angular speedorangular frequencyof an object in simple harmonic motion (SHM) having aperiodT. Thearepresents theaccelerationof an object is SHM as a function of itsdisplacementx. Thex0 represents theamplitudeof the SHM. Thevrepresents thevelocityof the object in SHM. TheEK represents thekinetic energyof an object in SHM and theEP represents thepotential energyof the system. TheLrepresents thelengthof a simple pendulum, themrepresents themasson the end of a spring having aspring constant k.Utilization:• Fourier analysis allows us to describe all periodic oscillations in terms of simple harmonic oscillators. The mathematics of simple harmonic motion is crucial to any areas of science and technology where oscillations occur.

• The interchange of energies in oscillation is important in electrical phenomena

• Quadratic functions (see

Mathematics HLsub-topic2.6;Mathematics SLsub-topic2.4;Mathematical studies SLsub-topic6.3)• Trigonometric functions (see

Mathematics SLsub-topic3.4)Aims:•

Aim 4:students can use this topic to develop their ability to synthesize complex and diverse scientific information•

Aim 6:experiments could include (but are not limited to): investigation of simple or torsional pendulums; measuring the vibrations of a tuning fork; further extensions of the experiments conducted in sub-topic 4.1. By using the force law, a student can, with iteration, determine the behaviour of an object under simple harmonic motion. The iterative approach (numerical solution), with given initial conditions, applies basic uniform acceleration equations in successive small time increments. At each increment, final values become the following initial conditions.•

Aim 7:the observation of simple harmonic motion and the variables af-fected can be easily followed in computer simulations## 9.2 – Single-slit diffraction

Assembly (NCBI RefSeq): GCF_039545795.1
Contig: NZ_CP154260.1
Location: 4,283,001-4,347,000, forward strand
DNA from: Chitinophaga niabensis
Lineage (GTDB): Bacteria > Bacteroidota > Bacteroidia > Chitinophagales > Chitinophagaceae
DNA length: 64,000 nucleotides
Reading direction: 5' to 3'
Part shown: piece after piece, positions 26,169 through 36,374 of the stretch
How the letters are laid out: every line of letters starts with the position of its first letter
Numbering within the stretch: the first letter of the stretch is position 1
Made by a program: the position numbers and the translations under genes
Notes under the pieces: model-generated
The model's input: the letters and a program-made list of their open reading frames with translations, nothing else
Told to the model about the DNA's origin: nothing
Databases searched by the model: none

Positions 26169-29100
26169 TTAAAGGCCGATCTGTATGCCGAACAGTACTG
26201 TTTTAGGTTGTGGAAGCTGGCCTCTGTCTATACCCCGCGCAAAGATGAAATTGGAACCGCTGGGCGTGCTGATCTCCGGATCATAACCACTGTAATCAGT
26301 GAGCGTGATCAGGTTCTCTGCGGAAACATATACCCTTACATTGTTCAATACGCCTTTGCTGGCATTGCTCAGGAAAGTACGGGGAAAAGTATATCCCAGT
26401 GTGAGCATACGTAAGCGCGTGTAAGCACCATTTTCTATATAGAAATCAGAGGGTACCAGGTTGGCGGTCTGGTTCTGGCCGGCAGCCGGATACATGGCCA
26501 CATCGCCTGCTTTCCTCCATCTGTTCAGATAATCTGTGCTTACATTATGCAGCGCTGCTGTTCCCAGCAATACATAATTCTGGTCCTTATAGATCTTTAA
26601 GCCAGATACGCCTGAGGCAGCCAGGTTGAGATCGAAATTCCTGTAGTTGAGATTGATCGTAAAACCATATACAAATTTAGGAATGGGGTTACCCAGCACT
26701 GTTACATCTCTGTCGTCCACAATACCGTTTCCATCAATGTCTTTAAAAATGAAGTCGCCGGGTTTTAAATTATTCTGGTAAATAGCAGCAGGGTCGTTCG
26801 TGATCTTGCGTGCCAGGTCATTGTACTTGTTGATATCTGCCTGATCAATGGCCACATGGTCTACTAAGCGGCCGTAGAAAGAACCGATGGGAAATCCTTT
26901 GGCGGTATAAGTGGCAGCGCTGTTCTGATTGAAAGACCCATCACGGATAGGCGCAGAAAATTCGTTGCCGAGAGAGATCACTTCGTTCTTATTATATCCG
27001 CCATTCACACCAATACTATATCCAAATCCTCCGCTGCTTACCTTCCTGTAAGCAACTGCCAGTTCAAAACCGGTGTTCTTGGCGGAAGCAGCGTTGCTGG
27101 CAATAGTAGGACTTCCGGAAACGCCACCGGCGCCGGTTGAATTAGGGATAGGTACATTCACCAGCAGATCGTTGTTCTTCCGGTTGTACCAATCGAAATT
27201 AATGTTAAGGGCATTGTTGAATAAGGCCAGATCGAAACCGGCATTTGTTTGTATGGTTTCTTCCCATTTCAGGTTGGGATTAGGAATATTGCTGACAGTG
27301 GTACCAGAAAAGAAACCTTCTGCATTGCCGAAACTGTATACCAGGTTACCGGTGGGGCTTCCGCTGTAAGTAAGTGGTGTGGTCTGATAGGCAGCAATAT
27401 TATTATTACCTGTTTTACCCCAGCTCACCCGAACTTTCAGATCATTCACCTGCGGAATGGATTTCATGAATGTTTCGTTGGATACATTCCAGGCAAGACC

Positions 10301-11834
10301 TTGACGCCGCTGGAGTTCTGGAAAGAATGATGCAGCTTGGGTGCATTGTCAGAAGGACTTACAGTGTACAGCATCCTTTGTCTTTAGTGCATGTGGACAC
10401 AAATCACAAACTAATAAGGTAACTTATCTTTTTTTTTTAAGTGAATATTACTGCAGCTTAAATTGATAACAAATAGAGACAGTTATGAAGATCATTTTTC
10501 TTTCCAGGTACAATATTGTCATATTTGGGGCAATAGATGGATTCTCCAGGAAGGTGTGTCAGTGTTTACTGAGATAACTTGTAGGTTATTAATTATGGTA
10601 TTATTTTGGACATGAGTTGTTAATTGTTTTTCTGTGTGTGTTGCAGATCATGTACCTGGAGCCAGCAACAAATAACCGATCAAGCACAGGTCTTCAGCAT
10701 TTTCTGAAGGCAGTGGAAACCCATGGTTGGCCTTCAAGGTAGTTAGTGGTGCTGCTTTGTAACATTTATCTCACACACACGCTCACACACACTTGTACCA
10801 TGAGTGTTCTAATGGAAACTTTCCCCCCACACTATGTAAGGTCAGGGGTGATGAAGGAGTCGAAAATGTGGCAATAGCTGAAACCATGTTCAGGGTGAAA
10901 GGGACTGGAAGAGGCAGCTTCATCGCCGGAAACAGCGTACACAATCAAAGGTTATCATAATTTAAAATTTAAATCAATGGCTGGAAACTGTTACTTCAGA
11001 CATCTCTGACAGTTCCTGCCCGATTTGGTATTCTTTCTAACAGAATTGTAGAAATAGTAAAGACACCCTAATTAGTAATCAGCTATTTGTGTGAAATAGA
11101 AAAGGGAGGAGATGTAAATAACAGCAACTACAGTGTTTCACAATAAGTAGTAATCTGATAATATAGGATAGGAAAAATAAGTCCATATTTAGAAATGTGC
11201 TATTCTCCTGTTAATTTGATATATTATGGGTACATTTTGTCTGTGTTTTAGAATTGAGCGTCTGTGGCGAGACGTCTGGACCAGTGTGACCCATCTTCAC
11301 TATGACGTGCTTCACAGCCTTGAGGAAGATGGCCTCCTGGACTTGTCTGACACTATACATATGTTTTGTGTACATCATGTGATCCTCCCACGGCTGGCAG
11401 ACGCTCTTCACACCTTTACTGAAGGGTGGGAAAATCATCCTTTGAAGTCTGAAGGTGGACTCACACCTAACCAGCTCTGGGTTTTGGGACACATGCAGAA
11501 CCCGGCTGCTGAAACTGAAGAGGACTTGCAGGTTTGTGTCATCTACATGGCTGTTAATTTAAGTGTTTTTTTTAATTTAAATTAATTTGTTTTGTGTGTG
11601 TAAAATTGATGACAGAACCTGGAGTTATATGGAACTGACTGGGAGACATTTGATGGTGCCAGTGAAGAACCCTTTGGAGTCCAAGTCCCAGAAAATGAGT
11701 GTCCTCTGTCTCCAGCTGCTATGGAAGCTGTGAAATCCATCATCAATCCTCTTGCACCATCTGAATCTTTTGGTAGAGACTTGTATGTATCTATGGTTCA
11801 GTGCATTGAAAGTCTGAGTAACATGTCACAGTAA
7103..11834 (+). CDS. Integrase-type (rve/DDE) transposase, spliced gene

Essential idea:Single-slit diffraction occurs when a wave is incident upon a slit of approximately the same size as the wavelength.Nature of science:Development of theories: When light passes through an aperture the summation of all parts of the wave leads to an intensity pattern that is far removed from the geometrical shadow that simple theory predicts.Understandings:• The nature of single-slit diffraction Slit experiments

Applications and skills:• Describing the effect of slit width on the diffraction pattern

• Determining the position of first interference minimum

• Qualitatively describing single-slit diffraction patterns produced from white light and from a range of monochromatic light frequencies

Guidance:• Only rectangular slits need to be considered

• Diffraction around an object (rather than through a slit) does not need to be considered in this sub-topic (see

Physicssub-topic4.4)• Students will be expected to be aware of the approximate ratios of successive intensity maxima for single-slit interference patterns

• Calculations will be limited to a determination of the position of the first minimum for single-slit interference patterns using the approximation equation

Data Booklet reference:•

q= l /b• The

qrepresents theangle(in radians) between the location of the first minimum and the central maximum. The l represents thewavelengthof the light source, and thebrepresents theslit width.Theory of knowledge:• Are explanations in science different from explanations in other areas of knowledge such as history?

Utilization:• X-ray diffraction is an important tool of the crystallographer and the material scientist

Aims:•

Aim 2:this topic provides a body of knowledge that characterizes the way that science is subject to modification with time•

Aim 6:experiments can be combined with those from sub-topics 4.4 and 9.3## 9.3 – Interference